We met Sharon Booth, an inpirational Canadian-born, Juilliard-educated dancer who found her way to Vienna, now teaching contemporary dance at the Staatsoper
Sharon Booth was nicknamed “The Giver.” She says this comes from giving her all on stage and to her students. Admittedly, even in conversation, this mother of two delivers energy with every word she utters.
Born in Montreal, she studied at the Juilliard School in New York City and spent four years dancing in San Francisco before moving back to Montreal to join the renowned reparatory company Les Ballets Jazz de Montreal.
For many this is already a stellar career.
As fate would have it, at 29, at the peak of her career, Booth suffered a hip injury and doctors told her she would never dance again. “I had massive restructuring of my hip and consequently my life.”
Coming to Vienna was a way to get away from dance – like many expats here, she came for love and stayed for, well, many reasons. She “re-trained” to become a Master Pilates Trainer at the Pilates Academy Vienna. But dance soon made its way back into her life.
It began with teaching at a studio and doing small projects with Tanzhotel and Tanzatelier. She even started performing again. When Manuel Legris took over the Staatsoper, Simona Noja, became the head of the ballet academy. Noja hired Booth to teach contemporary dance, which she has now done for the seventh season running.
“I’m a specialist because I’m from somewhere else.” Being an outsider brings a different take, she said. The degree from Juilliard helped. This also means she sees big differences between the North American and European teaching styles. “The Eastern European and Russian influence on classical ballet is still very strong here.” She calls it the “Ballet Gulag”: a cookie-cutter approach with little flexibility in technique and aesthetic. The dancers have to “get there, however, [they] have to.”
“Dancers are always told what to do,” she explained. “Ask a classical dancer to just start moving and she’ll look at you like a deer in headlights.” Classical dancers simply aren’t that creative, she said. That’s why she encourages her students to go to clubs and dance at home and listen to their favourite music so they don’t forget how to dance. “Doing pliés at the bar is not dancing.”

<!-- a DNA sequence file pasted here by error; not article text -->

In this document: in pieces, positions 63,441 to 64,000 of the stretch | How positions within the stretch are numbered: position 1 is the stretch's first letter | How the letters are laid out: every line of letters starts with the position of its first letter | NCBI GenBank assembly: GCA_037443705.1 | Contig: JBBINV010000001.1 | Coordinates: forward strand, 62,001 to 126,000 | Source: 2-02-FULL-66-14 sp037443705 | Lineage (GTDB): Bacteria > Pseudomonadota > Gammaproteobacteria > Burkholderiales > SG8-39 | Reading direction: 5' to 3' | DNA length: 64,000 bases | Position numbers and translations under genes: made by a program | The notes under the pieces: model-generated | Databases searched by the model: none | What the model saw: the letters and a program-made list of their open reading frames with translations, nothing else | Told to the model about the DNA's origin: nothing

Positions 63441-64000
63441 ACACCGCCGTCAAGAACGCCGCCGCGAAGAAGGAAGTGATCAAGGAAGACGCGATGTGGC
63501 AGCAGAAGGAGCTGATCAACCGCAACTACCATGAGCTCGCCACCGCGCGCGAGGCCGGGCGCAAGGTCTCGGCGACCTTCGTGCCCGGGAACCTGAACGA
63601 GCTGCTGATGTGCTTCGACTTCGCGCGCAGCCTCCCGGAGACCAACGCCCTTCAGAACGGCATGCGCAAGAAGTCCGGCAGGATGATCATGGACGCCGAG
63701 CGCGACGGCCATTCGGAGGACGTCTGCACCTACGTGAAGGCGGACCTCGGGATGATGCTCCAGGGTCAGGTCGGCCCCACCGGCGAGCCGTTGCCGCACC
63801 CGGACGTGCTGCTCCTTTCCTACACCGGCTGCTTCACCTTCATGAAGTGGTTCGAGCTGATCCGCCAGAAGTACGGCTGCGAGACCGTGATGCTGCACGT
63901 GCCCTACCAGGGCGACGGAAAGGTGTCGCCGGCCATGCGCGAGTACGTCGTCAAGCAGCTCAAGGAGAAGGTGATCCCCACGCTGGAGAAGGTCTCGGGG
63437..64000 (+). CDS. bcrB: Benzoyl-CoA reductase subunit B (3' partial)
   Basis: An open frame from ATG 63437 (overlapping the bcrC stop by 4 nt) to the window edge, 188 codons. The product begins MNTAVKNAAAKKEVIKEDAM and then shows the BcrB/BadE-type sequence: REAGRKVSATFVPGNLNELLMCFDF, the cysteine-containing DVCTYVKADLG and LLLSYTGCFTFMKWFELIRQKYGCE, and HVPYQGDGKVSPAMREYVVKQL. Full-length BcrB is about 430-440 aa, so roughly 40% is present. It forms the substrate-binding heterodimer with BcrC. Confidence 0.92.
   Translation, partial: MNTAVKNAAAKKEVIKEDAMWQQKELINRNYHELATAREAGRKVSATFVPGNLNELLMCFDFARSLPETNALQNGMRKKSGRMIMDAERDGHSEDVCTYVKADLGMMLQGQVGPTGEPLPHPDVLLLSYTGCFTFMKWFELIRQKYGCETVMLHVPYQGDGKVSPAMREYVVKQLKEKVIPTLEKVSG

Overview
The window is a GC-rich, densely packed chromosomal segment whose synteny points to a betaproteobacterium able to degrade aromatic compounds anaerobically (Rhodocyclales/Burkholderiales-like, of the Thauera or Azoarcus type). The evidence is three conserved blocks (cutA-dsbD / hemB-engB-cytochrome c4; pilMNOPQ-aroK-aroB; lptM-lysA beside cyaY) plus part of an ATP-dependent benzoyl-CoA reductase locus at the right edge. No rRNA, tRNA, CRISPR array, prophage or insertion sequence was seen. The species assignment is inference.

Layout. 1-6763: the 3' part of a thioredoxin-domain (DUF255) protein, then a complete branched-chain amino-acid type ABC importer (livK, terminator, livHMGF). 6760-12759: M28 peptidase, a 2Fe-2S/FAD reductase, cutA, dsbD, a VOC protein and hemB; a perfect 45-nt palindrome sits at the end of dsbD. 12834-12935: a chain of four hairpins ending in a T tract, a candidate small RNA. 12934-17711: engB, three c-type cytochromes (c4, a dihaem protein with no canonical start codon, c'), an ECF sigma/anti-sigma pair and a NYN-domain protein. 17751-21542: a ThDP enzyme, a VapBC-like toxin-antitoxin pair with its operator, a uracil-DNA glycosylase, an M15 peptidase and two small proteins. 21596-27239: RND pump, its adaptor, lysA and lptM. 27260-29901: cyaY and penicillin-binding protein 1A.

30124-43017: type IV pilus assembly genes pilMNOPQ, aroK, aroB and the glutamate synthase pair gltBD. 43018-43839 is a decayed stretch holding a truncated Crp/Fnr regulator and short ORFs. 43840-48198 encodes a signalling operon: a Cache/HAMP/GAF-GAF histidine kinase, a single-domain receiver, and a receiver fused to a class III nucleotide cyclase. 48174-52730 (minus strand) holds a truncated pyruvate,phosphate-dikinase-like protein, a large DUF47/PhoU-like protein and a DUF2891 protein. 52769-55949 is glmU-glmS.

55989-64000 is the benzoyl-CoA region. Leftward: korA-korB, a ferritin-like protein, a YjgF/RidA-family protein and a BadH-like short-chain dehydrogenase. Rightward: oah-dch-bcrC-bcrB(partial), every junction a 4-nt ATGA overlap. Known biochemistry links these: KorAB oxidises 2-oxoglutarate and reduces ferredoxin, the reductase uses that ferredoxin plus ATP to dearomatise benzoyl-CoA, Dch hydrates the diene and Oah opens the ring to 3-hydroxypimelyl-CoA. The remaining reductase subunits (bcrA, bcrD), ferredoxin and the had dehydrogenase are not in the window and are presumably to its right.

She has delved more into “non-performative” dance by becoming a certified holistic dance therapist, which she demonstrated at a TEDxVienna event in May 2016, where she performed with the trainees
in the program. “I brought them on stage with me because they were able to evoke this intimacy that classically trained dancers have a problem with, because we’re always searching for the aesthetic.”
This year will find her working for the first time as Artistic Director of a dance festival, Tanz Bozen in Italy. Drawing upon invaluable connections from all stages of her career, she’ll be busy putting together
the performances and workshops for the nearly 700 dancers attending.
“Asha Thomas is coming to teach contemporary,” she smiles happily. The principal dancer at Alvin Ailey graduated with her from Juilliard. As is Eric Gauthier, the director of Gauthier Dance, a classmate from National Ballet School in Toronto. She beams when she talks about introducing her students to these influencers. In her view, it’s the leg up that every artist needs to succeed.
Where to find Sharon Booth this summer
25 Hours Hotel
Sharon and her husband love the view from the rooftop bar terrace and with the kids they prefer the downstairs burger truck, Burger de Ville with its adjacent park area and nearby playground.
7., Lerchenfelder Straße 1-3 (map)
For some solid Hausmannskost Sharon likes this old-timer Gasthaus at the far end of the Prater Hauptallee, near the Lusthaus. It has plenty of shady outdoor seating to watch horses from the nearby stables trotting by.
2., Freudenau 255 (map)
Ahhh, the Enzis. This is where Sharon likes to kick back and be reminded that Vienna has in fact entered the 21st century. Of course you’re likely to find her and her young’uns at the Zoom Children’s Museum or next door at the baby-friendly Dschungel Café.
7., Museumsplatz 1 (map)
The gourmet in Sharon gets its fill at a small experimental kitchen in the 8th. Led by the chef who once hosted Silent Cooking, this place has prosecco on tap and creates delicious tapas-style renditions of underloved ingredients, like blood sausage, red beets, or chicory.